The 10 best rock albums of the year were a heady collection of breakthrough bands, artists looking for a comeback, and a guy who hadn't put out a record in 17 years. These albums covered politics, lost love, suicide, second chances and rockin' on the dance floor. In other words, 2008's best rock albums had a little something for everyone.
Combining acoustic drinking songs and rap-rock party-starters, Rehab's Graffiti the World was full of lively Southern shenanigans. But Danny Boone's candid lyrics offered more than just laughs, fondly recalling his childhood, remembering a neighbor's suicide, and dealing with his up-and-down love life. Graffiti the World has all the warmth and camaraderie of a family cookout, albeit the sort where a couple relatives get a little too drunk and cause a commotion, but, hey, it's all good.
After waiting so long to hear Chinese Democracy, it may take years for this layered, complicated record to fully sink in. But what's clear now is that, far from the disaster some had predicted, Chinese Democracy is a confident, angry extension of the soul-searching songs Axl Rose contributed to the Use Your Illusion records way back in 1991. The Guns N' Roses that fans knew and loved might be a thing of the past, but this album argues that Rose still has a lot of life left in him.
Think of Light It Up as musical Red Bull -- the album is all about providing an immediate jolt of energy. Though he mostly snarls and growls through these 10 high-impact songs, Rev Theory frontman Rich Luzzi also displays a more vulnerable side on the ballad "Broken Bones." Light It Up is unquestionably treadmill-rock, but the album's consistent pleasures make it a good listen even when you're not trying to break a sweat.
The Sound of Madness does nothing subtly. The band's hooks, lead singer Brent Smith's impassioned vocals, the screaming guitars, and the emphatic songs all contribute to the album's headlong rush. But despite its demonstrative nature, The Sound of Madness is an affecting, emotional ride as well, whether decrying the Iraq war on "Devour" or hoping for reconciliation with an ex on "Second Chance." Shinedown brought their game to a new level with this album and set expectations high for their next effort.
The title may be a horrible pun, but it's the only moment when Heart On stoops to a lame joke. Lovingly sending up rock's sex-and-drugs extremes while simultaneously getting off on them, Eagles of Death Metal deliver one stomping garage-rock tune after another. References to the Stones and Led Zeppelin abound, but head Eagle Jesse Hughes makes sure that he's not a slave to his record collection, juicing sexy numbers like "Cheap Thrills" and "Anything 'Cept the Truth" with head-banging delight.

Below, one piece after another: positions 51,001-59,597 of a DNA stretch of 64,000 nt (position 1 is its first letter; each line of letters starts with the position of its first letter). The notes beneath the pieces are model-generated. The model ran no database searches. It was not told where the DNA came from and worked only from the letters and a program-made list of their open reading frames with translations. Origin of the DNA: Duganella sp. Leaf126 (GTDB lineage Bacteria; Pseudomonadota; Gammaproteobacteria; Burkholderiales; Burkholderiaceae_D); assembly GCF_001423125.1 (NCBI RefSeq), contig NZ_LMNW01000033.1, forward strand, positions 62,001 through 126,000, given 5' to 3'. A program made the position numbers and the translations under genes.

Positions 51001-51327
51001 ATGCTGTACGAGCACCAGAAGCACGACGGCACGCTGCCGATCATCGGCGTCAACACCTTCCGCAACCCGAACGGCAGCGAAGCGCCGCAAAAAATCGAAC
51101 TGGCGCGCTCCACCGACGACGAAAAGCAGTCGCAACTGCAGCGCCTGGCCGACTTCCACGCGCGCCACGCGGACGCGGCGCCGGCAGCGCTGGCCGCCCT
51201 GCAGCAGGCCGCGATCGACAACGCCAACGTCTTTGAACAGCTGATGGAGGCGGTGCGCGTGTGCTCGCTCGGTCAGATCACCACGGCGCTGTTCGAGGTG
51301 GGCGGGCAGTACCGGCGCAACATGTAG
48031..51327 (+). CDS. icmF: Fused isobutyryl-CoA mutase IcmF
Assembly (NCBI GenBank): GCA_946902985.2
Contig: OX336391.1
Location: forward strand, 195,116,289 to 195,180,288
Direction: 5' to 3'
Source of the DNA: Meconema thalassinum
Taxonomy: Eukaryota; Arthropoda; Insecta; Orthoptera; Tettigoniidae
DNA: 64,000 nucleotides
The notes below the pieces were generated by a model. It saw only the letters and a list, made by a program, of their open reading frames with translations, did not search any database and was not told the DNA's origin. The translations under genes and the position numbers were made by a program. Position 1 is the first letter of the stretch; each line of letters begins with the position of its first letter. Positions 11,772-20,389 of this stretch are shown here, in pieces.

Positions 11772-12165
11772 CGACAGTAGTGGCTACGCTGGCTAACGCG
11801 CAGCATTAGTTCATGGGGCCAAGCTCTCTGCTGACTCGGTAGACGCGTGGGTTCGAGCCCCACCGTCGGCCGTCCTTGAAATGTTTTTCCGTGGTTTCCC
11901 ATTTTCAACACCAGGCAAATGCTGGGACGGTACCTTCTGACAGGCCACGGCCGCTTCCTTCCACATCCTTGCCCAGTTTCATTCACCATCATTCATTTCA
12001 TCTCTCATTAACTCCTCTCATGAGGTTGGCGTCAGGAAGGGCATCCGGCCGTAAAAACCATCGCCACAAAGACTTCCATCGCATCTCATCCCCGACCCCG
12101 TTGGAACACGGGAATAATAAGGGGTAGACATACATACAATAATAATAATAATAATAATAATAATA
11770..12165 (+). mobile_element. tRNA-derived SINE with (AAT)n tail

Most unexpected comeback of the year? How about Toadies, the forgotten '90s alt-rockers who returned with a seething, misanthropic blast of rancor pessimistically called No Deliverance? Frontman Vaden Todd Lewis rewrote his 13-year-old breakthrough single "Possum Kingdom" as a series of creepy love songs about codependent couples and unfaithful partners. There's no good news for the characters of No Deliverance, but the album's taut blues-based rock songs are bracing delights for the listener.
Black Stone Cherry were one of the great discoveries of 2008, and the Southern rock of Folklore and Superstition is a great place to get acquainted with this band. Lead singer Chris Robertson captures a sense of longing in "Please Come In" and "Things My Father Said," and the band's confidence with '70s-style ballads ("You") and Lynyrd Skynyrd swamp-rock ("Soulcreek") suggest that these guys feel pretty comfortable with several different genres.
At just over 20 minutes, the One Day as a Lion EP is more of a snack than a feast, but former Rage Against the Machine frontman Zack de la Rocha and Mars Volta drummer Jon Theodore make those minutes count. Rage fans who longed for Tom Morello's distinctive guitar missed the point: One Day as a Lion offered de la Rocha a new sonic environment to let fly with his political invective. The buzzing, funky soundscapes felt like distress signals sent from two angry men trying to wake up a slumbering nation to the hypocrisy eating away at its soul.
On a seemingly uneventful morning in early May, Trent Reznor decided to do something very unusual: He made his next album, The Slip, available for free online. Nine Inch Nails fans were thrilled, but not as thrilled as when they actually got to hear the record. Rather than a throwaway, The Slip represents a consolidation of everything Reznor has been attempting since 1999's The Fragile: spooky instrumentals, furious political commentary, danceable hard rock, a gorgeous flow from one song into the next. The Slip might have been free, but that's not why some fans think it's a priceless record.
Part antiwar commentary, part plea for the survival of the human race, Filter's Anthems for the Damned failed to make much of an impact on the charts, but that shouldn't diminish the achievement of singer-songwriter Richard Patrick. In an election year when "hope" and "change" were the most popular buzzwords, Anthems for the Damned boldly asked audiences to question the state of the world and their role in it. But Patrick isn't just interested in making political statements, as the album also is a candid examination of his personal failings and fears. With Anthems for the Damned, he has produced a lasting document to the confusion of our times, which we can only hope will be changing sometime soon.